The Sermon on the Mount (part 4)

jesusembrace In this article, I would like to continue what was begun in the last article, that is, looking at and understanding the 7 character traits of the “Beatitudes” as found in Matthew 5:3-9. We have already covered the first 3 (poor in spirit, mourning over sin, gentleness/meekness). As previously stated, there is a clear progression of events, one thing leading to another even though the beatitudes are part of a packaged deal. It all begins with repentance, coming to God as you are and reaching out to Him in desperate need.

That is when you are born again and the character traits are given to you. Now let us look at what continues to happen to those who receive these character traits.

“Blessed are those who hunger and thirst for righteousness, for they shall be satisfied.

“Blessed are the merciful, for they shall receive mercy.

“Blessed are the pure in heart, for they shall see God.

“Blessed are the peacemakers, for they shall be called sons of God.

 

I. He hungers and thirsts for righteousness.

As I have stated in earlier articles on this subject, righteousness means “being right with God”, according to God’s standards and not our own. God’s standards are found in His Word, the Bible. A person who hungers and thirsts for righteousness must have a great desire to know the Word of God. Jesus uses a great image when He says hungering and thirsting. All of us know what it is like to be hungry and thirsty. It is not something that happens every once in a while or once a week or even once a day. We constantly hunger and thirst which causes us to be dependant on food and water. When we constantly hunger and thirst for righteousness we also become dependant on the Word of God. We do not quench our hunger and our thirst with one meal once a week but instead, we constantly eat and drink throughout the day, every day. The same must be true for our spiritual hunger and thirst for righteousness. We must constantly feast on the Word of God. The psalmist says it best in Psalm 1 when he write the following:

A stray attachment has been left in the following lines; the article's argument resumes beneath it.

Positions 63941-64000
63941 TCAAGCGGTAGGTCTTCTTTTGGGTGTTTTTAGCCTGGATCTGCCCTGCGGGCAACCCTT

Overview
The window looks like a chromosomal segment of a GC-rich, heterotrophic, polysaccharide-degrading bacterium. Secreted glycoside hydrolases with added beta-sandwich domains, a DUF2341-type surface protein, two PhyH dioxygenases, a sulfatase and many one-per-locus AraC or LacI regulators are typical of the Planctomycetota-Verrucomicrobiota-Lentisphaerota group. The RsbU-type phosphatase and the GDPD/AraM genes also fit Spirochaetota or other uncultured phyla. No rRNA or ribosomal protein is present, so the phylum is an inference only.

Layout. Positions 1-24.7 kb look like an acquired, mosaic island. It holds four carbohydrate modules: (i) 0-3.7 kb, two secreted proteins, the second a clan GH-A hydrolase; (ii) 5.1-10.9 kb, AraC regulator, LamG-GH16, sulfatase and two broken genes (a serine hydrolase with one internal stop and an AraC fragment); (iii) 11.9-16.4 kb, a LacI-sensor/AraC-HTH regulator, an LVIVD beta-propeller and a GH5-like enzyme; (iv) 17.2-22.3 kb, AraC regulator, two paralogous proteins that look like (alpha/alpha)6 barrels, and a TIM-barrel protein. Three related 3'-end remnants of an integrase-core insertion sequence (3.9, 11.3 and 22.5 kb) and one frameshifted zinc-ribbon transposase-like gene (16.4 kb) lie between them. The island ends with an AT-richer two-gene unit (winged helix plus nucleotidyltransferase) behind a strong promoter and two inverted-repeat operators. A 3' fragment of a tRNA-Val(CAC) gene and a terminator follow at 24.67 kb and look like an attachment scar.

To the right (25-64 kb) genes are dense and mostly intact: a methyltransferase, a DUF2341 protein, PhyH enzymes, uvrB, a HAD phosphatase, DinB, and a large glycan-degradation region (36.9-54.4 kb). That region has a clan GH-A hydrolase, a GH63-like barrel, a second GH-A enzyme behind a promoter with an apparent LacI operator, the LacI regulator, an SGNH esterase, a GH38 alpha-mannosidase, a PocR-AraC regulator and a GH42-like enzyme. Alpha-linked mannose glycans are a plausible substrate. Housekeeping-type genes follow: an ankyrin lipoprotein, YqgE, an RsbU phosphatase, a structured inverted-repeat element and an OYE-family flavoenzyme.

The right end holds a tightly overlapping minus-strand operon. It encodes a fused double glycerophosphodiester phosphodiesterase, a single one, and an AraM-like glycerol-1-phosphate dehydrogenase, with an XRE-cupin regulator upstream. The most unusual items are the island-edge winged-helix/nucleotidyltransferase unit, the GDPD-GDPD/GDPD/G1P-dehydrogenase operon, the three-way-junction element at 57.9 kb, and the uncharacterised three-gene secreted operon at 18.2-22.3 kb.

But his delight is in the law of the LORD, And in His law he meditates day and night.

To meditate day and night means to study the Word, to ponder on what you lean, and to speak about what you have studied and pondered on. It is possible to meditate on the Word of God day and night. When the Word of God is constantly on your mind, then your attitude is impacted in a positive way, which leads to positive actions. A person who hungers and thirsts for righteousness lives according to the teachings of the Bible. Do you hunger and thirst for God’s righteousness? Do you constantly quench that hunger and thirst with the Word of God? Do you spend time in the Word of God on a daily basis or is it something that you do one hour a week on Sundays? Would you like to start a diet where you just ate one meal once a week? How many people are on that type of spiritual diet?

II. He is merciful.

In order to understand “mercy” we need to see the original intent used by Jesus Christ. The Greek word for “mercy” is “eleeo” and it means “to help one afflicted or seeking aid, to bring help to the wretched, to have compassion, to have pity on”. Mercy means more than feeling bad for someone’s terrible situation. It means seeing the need and meeting it according to your ability. What would make a person want to be like this? The answer lies on the Word of God.

“The LORD, the LORD God, compassionate and gracious, slow to anger, and abounding in loving kindness and truth; (Exodus 34:6)

God is the source of mercy because He is compassionate. He chooses to have mercy on us and to show us mercy through action.

4 But God, being rich in mercy, because of His great love with which He loved us,
5 even when we were dead in our transgressions, made us alive together with Christ (by grace you have been saved), (Ephesians 2:4-5)

Mercy is active and it begins with God. Since God is merciful, He shows His mercy. While we were dead in our sins (slaves to our flesh and enemies of God), He chose to come to us and meet our needs. He sent Christ to die on the cross to pay the price for our sins as well as to resurrect, setting us free from our slavery to sin. Once we have received and experienced God’s mercy, then we want to show it to others. We see the needs that people have (the greatest being their spiritual need, to be set free from their slavery to sin) and when we are able, we meet their needs. We have mercy on all, even those who treat us as enemies. Part of the Lord’s Prayer, which is in the Sermon on the Mount says the following:

12 ‘And forgive us our debts, as we also have forgiven our debtors. 14 “For if you forgive others for their transgressions, your heavenly Father will also forgive you.
15 “But if you do not forgive others, then your Father will not forgive your transgressions. (Mat 6:12, 14-15)